3 Areas Soccer Players Must Train for Strength

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At Evolution, we train a lot of soccer players. It must be the biggest population of a single sport that we have.

We are also lucky that we get to train these athletes that play at a high level. We will have an athlete playing at all 3 NCAA divisions along with multiple high school aged athletes that compete at a national level.


When it comes to strength training we like to look at the individual instead of lumping someone into their sport. If someone does not have the right stability and mobility to be performing a barbell squat then I do not want them performing a barbell squat just because they play X sport.

But despite that there are a couple of common themes when it comes to soccer players. The three areas that soccer players need to absolutely hammer on and own are the hamstrings, glutes, and anterior core.


Soccer players run a lot which makes their quads highly developed. This also results in their hamstrings being proportionately weak.

Every preseason there are a number of athletes that will pull/strain a hamstring. These soft tissue injuries are brutal to come back from. They require rest and patience. Most athletes are not willing to do those things.

A muscle strains when it is weak. The demands of the game placed on the muscle become too much for it to handle and something has to give.

The best way to combat this is through strength training. Strength training increases the amount of force the muscles can absorb and produce. Eccentric work is particularly good for increasing the force absorption of the muscles. Eccentric work is a slow lowering during a given lift.

This has made glute ham raises to be a crowd favorite for soccer players. For good reason, too. It is really effective at creating eccentric and concentric strength.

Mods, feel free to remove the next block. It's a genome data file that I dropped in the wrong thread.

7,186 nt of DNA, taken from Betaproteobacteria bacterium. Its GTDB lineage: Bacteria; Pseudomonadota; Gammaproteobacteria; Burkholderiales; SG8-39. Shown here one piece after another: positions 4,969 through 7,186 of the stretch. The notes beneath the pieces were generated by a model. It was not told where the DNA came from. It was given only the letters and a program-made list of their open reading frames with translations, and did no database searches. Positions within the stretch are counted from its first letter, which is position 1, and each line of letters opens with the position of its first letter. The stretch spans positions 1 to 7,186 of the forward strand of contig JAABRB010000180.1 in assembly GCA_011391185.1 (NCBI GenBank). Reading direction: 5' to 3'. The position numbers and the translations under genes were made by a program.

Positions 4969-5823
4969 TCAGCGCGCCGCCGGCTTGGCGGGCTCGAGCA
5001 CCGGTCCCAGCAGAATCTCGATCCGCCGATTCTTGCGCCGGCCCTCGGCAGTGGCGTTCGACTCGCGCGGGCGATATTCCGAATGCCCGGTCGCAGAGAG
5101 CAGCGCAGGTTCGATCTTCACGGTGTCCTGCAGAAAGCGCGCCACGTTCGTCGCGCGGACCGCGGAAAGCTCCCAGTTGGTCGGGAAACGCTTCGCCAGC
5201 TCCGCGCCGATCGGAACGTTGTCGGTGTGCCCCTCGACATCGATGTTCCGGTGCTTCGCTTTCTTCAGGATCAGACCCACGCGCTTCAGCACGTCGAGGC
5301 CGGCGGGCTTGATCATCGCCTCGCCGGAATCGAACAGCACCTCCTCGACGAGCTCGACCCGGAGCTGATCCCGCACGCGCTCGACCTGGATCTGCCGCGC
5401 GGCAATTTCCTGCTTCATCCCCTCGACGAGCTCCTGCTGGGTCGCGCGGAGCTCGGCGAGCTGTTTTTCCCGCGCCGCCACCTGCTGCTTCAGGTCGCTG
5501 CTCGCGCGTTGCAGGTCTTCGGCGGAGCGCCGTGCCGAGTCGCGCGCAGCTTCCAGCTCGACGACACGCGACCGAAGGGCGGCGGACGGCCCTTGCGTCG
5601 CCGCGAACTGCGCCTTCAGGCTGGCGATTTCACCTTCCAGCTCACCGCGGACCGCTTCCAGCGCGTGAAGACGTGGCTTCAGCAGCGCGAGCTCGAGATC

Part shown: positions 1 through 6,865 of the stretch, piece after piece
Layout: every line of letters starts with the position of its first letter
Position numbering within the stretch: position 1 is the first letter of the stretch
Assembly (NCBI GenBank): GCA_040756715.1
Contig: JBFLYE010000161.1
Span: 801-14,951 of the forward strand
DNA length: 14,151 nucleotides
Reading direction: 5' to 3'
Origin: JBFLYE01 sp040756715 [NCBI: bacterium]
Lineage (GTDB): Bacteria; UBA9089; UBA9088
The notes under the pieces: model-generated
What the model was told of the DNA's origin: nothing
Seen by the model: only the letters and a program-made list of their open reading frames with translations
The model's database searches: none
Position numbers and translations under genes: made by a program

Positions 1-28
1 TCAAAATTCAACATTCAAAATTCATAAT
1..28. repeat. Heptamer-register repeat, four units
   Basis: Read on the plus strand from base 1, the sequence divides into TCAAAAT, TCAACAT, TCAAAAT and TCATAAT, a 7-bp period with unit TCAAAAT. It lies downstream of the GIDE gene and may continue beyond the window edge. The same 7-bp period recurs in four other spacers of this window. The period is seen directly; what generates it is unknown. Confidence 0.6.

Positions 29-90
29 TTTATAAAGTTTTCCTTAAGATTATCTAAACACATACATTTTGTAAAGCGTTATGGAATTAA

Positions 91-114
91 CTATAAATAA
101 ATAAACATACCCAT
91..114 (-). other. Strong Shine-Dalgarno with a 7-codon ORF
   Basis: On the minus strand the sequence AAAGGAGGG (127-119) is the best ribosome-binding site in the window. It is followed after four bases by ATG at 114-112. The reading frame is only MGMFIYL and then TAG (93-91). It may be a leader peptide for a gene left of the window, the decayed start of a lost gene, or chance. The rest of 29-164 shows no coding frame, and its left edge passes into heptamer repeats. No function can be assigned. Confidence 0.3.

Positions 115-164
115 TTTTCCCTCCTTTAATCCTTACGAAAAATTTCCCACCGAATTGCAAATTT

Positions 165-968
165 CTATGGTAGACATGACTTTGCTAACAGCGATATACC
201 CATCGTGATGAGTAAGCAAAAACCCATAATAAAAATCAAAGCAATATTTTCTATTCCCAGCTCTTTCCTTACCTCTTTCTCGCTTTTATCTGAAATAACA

When we are looking at knee and ankle injuries, I like to start with the glutes. It is almost like cheating though because I know most athletes do not have strong glutes.

When the glutes are weak it becomes easy for the foot to collapse and the knee to move into valgus alignment. Both of these can contribute to ACL injuries and ankle sprains.

I think there has been a late push that valgus collapse isnt as important as previously thought and the navicular drop is much more predictive. I am just going to go with both for now because valgus still is not a good thing. 

At the very least these two misalignments are going to compromise the stability of the joint. When joint stability is gone it is much easier to injure the joint.

Training the glutes are a good way to get the lower body in good alignment. A healthy dose of glute bridges, deadlifts, hip thrusts, and lunges will build strength and stability in the glutes.

Anterior Core Control

The two best basic screens for a lack of anterior core control are extension based back pain and rib flare. They usually go hand in hand.

The game is played upright which means that soccer players are commonly hanging out in low back extension. This makes it difficult to activate the core and get into a good alignment.

Playing pain free is important for performing at a high level. It is easy to have poor conditioning, speed, and quickness if your back is aching the whole time.

The goal here is to use Anti-Extension core exercises. The purpose of these exercises is being able to pull the ribs down and hold them there. This will allow you to run faster and play without pain.

My favorite exercises for controlling the ribs are leg lowers, pullovers, and rollouts. Rollouts are really hard to master though.